MavenThis supports the Maven widget and search functionality. (Privacy Policy)
      Marketing
      Google AdSenseThis is an ad network. (Privacy Policy)
      Google DoubleClickGoogle provides ad serving technology and runs an ad network. (Privacy Policy)
      Index ExchangeThis is an ad network. (Privacy Policy)
      SovrnThis is an ad network. (Privacy Policy)
      Facebook AdsThis is an ad network. (Privacy Policy)
      Amazon Unified Ad MarketplaceThis is an ad network. (Privacy Policy)
      AppNexusThis is an ad network. (Privacy Policy)
      OpenxThis is an ad network. (Privacy Policy)
      Rubicon ProjectThis is an ad network. (Privacy Policy)
      TripleLiftThis is an ad network. (Privacy Policy)
      Say MediaWe partner with Say Media to deliver ad campaigns on our sites. (Privacy Policy)
      Remarketing PixelsWe may use remarketing pixels from advertising networks such as Google AdWords, Bing Ads, and Facebook in order to advertise the HubPages Service to people that have visited our sites.
      Conversion Tracking PixelsWe may use conversion tracking pixels from advertising networks such as Google AdWords, Bing Ads, and Facebook in order to identify when an advertisement has successfully resulted in the desired action, such as signing up for the HubPages Service or publishing an article on the HubPages Service.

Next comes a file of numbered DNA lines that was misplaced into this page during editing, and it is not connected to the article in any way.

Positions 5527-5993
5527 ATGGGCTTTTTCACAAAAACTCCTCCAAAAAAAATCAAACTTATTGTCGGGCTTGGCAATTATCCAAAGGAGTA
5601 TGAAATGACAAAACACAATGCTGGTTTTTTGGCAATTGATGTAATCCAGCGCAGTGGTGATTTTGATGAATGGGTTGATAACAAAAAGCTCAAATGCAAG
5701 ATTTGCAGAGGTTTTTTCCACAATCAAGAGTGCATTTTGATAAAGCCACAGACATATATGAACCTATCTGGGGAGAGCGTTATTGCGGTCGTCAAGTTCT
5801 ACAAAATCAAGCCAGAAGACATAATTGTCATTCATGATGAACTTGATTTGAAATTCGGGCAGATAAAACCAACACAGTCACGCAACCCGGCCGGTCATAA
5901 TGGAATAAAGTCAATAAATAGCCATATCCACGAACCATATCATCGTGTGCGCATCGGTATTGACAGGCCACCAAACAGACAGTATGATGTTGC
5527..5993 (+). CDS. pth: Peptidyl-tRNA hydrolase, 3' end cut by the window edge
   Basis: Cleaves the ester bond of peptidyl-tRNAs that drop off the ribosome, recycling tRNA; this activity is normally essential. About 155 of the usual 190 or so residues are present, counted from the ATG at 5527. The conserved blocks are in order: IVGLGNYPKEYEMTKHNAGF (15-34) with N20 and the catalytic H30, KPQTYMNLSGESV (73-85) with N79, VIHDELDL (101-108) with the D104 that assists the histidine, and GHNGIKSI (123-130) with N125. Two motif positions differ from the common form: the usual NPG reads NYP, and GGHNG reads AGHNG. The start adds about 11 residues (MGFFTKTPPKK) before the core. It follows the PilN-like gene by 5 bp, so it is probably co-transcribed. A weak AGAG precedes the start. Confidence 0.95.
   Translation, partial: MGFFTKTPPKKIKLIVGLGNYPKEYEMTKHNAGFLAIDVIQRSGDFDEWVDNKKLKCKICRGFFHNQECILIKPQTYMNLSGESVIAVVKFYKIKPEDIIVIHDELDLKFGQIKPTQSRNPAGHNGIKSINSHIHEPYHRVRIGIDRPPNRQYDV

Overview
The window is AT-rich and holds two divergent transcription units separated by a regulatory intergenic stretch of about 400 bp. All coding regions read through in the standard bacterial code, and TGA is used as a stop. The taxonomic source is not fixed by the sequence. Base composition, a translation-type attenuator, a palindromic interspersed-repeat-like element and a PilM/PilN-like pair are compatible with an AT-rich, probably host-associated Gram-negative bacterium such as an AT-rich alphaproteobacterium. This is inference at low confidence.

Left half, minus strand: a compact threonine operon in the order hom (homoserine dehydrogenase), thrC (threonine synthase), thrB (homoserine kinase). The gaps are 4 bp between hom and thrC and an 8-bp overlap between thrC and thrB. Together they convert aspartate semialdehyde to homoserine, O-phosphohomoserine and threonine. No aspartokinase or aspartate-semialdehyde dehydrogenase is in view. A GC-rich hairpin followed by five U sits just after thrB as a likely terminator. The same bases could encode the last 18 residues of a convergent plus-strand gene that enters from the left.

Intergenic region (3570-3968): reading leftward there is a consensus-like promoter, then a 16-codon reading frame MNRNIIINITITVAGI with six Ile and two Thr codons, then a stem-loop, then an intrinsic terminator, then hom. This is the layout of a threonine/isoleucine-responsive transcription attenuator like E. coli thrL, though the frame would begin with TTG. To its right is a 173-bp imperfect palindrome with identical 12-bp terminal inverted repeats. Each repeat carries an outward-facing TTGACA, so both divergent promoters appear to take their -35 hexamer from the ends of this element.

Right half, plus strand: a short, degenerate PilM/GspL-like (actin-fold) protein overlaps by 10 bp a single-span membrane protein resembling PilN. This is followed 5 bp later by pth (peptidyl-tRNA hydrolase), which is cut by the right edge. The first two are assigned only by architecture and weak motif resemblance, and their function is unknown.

Statistics
      Author Google AnalyticsThis is used to provide traffic data and reports to the authors of articles on the HubPages Service. (Privacy Policy)
      ComscoreComScore is a media measurement and analytics company providing marketing data and analytics to enterprises, media and advertising agencies, and publishers. Non-consent will result in ComScore only processing obfuscated personal data. (Privacy Policy)
      Amazon Tracking PixelSome articles display amazon products as part of the Amazon Affiliate program, this pixel provides traffic statistics for those products (Privacy Policy)